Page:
be the following: the NCS having an incorrect PU
address entered in the DTS, low transmitter power out
from the NCS, an excessively noisy frequency, or
weak PU receivers.
Figure 3-17.Several PUs not responding to NCS call-ups.
The LMS-11 also has several off-line modes that
allow you to save data onto a disk and analyze the
data in detail. The off-line modes include a frame-by-
frame display to analyze each frame of a transmission.
This allows you to analyze the data of a particular PU
and shows the status of each bit position. Remember
that when you are doing a frame-by-frame analysis,
the data has not been decrypted.
More information on all modes of the LMS-11 can
be found the System Operation and Maintenance
Organization Level, Link Monitor
SUMMARYLINK-11 FAULT ISOLATION
This chapter introduced you to some of the tools
available to ensure the Link-11 system is operating at
The following information
summarizes some of the important points you should
LINK-11 MYTHS AND FACTS Through
time, several myths about troubleshooting Link-11
have evolved. We explored some of the myths and
tried to determine the facts. Some of the myths are as
Changing NCS solves net problems. This is
only true if the NCS is causing the net
Changing frequency solves net problems.
Again, this is true only if the frequency is
noisy or is being jammed by another
More power improves Link-11 performance.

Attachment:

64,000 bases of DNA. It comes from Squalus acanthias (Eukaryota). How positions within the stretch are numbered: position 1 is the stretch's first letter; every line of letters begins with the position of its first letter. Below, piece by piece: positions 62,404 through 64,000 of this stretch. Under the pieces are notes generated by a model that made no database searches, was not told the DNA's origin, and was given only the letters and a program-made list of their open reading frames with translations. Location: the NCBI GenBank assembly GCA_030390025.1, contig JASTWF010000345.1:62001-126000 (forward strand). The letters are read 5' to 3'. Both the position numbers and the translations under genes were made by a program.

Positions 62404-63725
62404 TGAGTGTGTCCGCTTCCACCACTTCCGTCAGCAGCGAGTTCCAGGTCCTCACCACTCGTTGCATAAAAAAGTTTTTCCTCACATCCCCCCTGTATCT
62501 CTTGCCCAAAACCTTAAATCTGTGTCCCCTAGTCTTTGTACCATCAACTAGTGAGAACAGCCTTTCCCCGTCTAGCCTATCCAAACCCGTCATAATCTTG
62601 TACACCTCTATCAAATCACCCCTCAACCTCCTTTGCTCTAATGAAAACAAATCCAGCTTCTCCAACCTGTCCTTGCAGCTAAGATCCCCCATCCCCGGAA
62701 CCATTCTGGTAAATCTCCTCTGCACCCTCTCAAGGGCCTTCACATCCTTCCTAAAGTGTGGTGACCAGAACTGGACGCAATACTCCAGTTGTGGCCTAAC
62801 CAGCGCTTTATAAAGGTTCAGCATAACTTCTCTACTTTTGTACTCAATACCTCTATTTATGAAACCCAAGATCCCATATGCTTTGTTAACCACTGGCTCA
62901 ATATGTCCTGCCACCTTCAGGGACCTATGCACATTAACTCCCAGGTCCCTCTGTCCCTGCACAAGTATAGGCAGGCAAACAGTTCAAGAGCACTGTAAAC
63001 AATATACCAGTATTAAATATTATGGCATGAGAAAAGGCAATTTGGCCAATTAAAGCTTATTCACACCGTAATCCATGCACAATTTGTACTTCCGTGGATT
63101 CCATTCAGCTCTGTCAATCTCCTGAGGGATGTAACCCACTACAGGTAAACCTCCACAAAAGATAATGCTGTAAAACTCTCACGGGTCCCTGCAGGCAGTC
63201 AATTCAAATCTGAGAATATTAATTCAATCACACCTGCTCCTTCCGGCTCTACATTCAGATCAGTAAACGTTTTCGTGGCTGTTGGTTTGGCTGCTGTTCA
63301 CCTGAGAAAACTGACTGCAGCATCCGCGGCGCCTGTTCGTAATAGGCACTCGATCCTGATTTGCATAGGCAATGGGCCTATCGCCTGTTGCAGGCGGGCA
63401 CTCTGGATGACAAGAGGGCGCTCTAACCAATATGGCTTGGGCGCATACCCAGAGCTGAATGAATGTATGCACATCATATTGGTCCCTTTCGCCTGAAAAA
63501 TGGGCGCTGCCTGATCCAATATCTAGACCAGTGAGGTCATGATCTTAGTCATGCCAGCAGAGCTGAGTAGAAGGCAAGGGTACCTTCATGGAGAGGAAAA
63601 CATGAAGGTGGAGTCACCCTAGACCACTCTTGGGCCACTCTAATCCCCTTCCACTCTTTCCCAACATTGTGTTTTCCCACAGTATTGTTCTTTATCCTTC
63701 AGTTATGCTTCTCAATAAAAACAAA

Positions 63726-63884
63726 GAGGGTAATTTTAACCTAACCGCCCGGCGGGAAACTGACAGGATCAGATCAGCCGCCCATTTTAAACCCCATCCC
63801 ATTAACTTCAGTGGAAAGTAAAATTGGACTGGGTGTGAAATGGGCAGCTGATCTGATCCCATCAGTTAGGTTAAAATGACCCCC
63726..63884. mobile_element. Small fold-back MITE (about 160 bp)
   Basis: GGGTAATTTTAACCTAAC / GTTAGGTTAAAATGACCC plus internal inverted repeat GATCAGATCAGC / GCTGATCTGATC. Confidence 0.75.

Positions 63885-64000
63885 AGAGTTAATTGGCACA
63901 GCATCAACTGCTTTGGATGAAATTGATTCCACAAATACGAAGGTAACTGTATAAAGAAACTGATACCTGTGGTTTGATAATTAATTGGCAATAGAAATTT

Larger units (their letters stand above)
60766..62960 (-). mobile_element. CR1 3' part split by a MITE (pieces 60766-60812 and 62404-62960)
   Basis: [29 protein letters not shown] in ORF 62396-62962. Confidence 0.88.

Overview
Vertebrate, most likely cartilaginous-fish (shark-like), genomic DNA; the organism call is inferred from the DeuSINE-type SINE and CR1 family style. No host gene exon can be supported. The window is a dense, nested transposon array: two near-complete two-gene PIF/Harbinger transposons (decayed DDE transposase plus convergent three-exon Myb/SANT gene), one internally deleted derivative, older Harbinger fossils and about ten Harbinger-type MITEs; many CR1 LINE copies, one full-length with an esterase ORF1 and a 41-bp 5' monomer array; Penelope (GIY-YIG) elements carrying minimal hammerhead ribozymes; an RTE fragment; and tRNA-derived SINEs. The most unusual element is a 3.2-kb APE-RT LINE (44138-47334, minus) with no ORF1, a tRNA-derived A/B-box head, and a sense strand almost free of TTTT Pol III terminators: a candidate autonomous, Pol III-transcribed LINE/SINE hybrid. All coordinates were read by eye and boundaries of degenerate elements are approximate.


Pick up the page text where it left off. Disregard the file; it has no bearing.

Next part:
This is a myth. In fact, too much power can
actually degrade the Link-11 net.
Dummy PUs improve link quality. Again,
this is a myth. This myth evolved from the
time of the CP-642 family of computers and
the AN/USQ-36 DTS. Back then, a dummy
PU would help improve link quality, perhaps
by providing a time delay for the computer to
process all received data.
Radio Silence reduces net cycle time. This
could be true if the unit that goes radio silent
is transmitting less than 38 frames of data. As
a rule, if a unit goes radio silent, its PU should
be deleted from the polling sequence until the
unit is ready to rejoin the net.
LINK-11 POFAS The two POFAs used in the
Link-11 system are the single-station POFA and the
SINGLE-STATION POFA The single-station
POFA is an end-around test that will test most of the
DTS, the computer input and output circuits, and the
audio path if the radio is not removed from the test
path. A single-station POFA does not check the
receive timing circuits. When a single station POFA
is completed, a printout is produced that lists the
errors detected during the test. To be considered
successful, a single station POFA should always run
with zero errors.
MULTI-STATION POFA A multi-station
POFA is a test between two or more units. The multi-
station POFA closely represents normal link
A multi-station POFA requires
coordination among all units participating. All units
should be within 25 miles of each other when
attempting a multi-station POFA. Since the multi-
station POFA actually transmits data over the air, it is
subject to many types of interference, and several
attempts may be required before acceptable results are